Sarah Vowell’s latest work Unfamiliar Fishes is the history of how missionaries and sailors came to Hawaii, and how that affected Hawaii’s history, ultimately leading to the annexation of Hawaii in 1898. Like most of Vowell’s works, she tells this through her perspective, interspersing the historical facts with her personal experiences and tidbits.
Some people love Vowell’s quirky writing style and some people hate it. It helps if you have listened to Sarah Vowell on This American Life or other broadcast, because it’s best to read her humor in her tone of voice. Otherwise, you may find her too dry or brittle to find humorous. Other people who are looking for a purely historical tome are likely to be turned off by Unfamiliar Fishes because it doesn’t follow the typical history book format. If you’re looking for a good historical book on Hawaii, you might dislike the way that Vowell strays from the story into anecdotes, such as her stories about hiking in Hawaii with her nephew.
I have really enjoyed Sarah Vowell’s essay books, especially Assassination Vacation and The Partly Cloudy Patriot. In these books, Vowell follows a theme but takes on many different topics and interjects a lot of her wry wit and humor. In her last two books, Unfamiliar Fishes and The Wordy Shipmates, she sticks to a tighter topic for the whole book, and it feels like she puts less of her humor and personalization into the book. Unfamiliar Fishes feels a little lost between a personal essay book and a history book, not quite fitting into one nook or the other.
While I enjoyed Unfamiliar Fishes, it took me a while to get into it. It’s an interesting read, but not Sarah Vowell’s best work by far. Personally, I’m hoping that she moves back to her previous style of essay books instead of continuing with the history books.
Take the Cannoli
Over the last few months, I’ve read three books of essays by three very funny women:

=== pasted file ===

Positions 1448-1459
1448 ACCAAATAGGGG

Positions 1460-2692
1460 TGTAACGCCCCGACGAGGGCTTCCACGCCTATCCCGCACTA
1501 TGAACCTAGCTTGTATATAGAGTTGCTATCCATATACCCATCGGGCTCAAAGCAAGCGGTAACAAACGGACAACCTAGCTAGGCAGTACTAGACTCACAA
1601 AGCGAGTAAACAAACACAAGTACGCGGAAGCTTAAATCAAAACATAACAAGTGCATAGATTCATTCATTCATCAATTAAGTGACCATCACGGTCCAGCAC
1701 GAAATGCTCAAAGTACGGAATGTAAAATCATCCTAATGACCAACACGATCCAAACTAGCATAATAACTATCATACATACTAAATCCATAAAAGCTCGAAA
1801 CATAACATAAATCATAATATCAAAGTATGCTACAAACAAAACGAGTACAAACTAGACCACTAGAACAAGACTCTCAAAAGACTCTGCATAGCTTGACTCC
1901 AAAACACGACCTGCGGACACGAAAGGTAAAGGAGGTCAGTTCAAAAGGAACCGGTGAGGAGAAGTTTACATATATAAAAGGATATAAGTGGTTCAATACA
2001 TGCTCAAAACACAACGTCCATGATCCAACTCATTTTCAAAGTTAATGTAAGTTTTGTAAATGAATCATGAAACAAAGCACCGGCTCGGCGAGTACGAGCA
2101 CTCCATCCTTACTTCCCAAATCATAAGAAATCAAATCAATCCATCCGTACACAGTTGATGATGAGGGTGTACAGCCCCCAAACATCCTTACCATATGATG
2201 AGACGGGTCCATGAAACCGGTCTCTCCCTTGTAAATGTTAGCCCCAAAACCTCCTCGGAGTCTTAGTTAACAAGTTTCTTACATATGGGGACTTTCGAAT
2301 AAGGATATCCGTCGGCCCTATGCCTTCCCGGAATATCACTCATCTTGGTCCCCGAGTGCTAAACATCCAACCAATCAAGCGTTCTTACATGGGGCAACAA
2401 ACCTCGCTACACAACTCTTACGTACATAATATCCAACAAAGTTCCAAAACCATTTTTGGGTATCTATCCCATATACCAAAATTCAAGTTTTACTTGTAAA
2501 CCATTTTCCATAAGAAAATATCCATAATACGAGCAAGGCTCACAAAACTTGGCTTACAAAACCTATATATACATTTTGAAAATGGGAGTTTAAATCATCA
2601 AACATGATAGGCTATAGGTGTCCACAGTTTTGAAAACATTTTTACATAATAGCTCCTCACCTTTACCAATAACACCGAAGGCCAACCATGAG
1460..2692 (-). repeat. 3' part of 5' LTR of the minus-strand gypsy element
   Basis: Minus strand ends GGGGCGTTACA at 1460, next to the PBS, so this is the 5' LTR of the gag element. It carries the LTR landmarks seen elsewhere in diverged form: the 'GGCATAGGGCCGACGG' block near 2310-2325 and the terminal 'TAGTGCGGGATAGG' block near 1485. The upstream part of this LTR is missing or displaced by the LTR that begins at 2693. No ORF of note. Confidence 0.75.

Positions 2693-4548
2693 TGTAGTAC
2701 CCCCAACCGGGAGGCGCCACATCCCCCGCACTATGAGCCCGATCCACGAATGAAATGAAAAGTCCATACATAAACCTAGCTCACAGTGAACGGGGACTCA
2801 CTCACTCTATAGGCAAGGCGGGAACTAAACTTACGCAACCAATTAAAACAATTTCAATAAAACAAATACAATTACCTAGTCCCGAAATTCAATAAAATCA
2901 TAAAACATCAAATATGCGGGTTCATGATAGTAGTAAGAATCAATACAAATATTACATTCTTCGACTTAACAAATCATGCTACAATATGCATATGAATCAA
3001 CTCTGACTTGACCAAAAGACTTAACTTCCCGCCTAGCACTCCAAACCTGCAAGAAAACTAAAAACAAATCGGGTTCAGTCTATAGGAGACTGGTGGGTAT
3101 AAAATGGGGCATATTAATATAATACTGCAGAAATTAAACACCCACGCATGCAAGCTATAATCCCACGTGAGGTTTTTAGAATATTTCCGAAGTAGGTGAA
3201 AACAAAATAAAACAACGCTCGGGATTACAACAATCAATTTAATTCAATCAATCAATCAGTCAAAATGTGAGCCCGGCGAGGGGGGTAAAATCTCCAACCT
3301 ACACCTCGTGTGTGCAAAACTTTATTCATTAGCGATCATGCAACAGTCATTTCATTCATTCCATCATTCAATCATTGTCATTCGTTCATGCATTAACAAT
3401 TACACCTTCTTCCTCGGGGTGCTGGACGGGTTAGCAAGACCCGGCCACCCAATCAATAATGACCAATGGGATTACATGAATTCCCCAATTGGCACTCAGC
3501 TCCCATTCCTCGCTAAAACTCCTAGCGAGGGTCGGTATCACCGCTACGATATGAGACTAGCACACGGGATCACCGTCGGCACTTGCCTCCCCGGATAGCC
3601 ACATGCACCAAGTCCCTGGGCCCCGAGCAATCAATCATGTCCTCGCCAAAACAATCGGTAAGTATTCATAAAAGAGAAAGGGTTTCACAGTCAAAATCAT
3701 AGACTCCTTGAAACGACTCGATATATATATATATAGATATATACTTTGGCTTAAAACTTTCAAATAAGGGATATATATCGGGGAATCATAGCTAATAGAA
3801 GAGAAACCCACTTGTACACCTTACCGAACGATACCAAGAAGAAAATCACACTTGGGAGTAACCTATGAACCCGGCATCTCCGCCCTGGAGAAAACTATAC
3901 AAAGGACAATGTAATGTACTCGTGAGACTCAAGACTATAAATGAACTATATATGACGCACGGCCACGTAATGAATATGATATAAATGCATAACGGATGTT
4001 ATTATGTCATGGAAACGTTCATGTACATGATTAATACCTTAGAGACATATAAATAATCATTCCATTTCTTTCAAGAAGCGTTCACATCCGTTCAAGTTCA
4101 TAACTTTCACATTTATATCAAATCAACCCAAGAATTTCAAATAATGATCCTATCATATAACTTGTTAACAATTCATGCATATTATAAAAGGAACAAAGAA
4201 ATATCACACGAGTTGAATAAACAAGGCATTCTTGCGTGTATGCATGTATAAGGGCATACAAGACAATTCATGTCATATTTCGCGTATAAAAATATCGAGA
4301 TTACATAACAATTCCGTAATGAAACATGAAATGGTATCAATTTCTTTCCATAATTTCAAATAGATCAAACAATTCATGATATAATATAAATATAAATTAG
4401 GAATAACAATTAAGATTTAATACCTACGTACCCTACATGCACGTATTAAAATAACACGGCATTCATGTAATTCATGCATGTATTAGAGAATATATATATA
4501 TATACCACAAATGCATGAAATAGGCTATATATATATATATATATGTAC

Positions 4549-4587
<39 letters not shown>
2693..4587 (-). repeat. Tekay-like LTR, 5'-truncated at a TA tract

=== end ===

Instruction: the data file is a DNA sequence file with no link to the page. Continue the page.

I think there’s somethings wrong with me. I just didn’t find any of these books laugh out loud funny. There were humorous bits, and parts that made me smile, but overall? I didn’t love them. Is it just me? I think it’s just me.
I like essay books, so I don’t think that’s what’s off. I love David Sedaris, Sarah Vowell, and Laurie Notaro. Maybe I’m expecting too much. Maybe knowing how funny these women can be, I have set my expectations at unattainable levels. Poor ladies. Will Tina Fey ever forgive me for being the one reader in all of America who didn’t swoon over her book? Somehow, I think she’ll get over it.
For certain, I would recommend these books if you like funny writing. I would recommend Bossypants and Cool, Calm, and Contentious more so than Is Everyone Hanging Out Without Me? While that book is funny, it lacks the depth that the other two books have.This may be due to the age and experience of the writers – Tina Fey and Merill Markoe have been in the comedy business far longer than Mindy Kaling, have fought more of the gender battles, and dealt with more love, loss, and dirty diapers/dogs respectively. Mindy is no Kelly Kapoor, but her book’s level of introspection feels like a Kelly when compared to the Liz Lemon levels of the other two books. (Did I take that metaphor too far?) Any of these books would probably be good to pack with your beach gear.
So in conclusion, these are probably funny and I have no idea what I’m talking about.
I asked for An Everlasting Meal by Tamar Adler for my birthday after hearing NPR rave about it and my husband forwarding me an article from the New York Times talking about Adler’s book, and “simplifying your life by ditching the recipes.” Hmm, this sounds interesting! A book about cooking that doesn’t focus on recipes? That saves you time and simplifies your life? These are all things I’d like to incorporate into my life.
You guys, I could not get through this book. I made it to page 49 (out of 240) and could not force myself to continue. I tried, I really tried — for you. I posted this as “Currently Reading” and invited you to read along. I feel like I owe it to you to read the whole thing. But I just can’t bring myself to do it. Here are the reasons I cannot force myself to finish this book: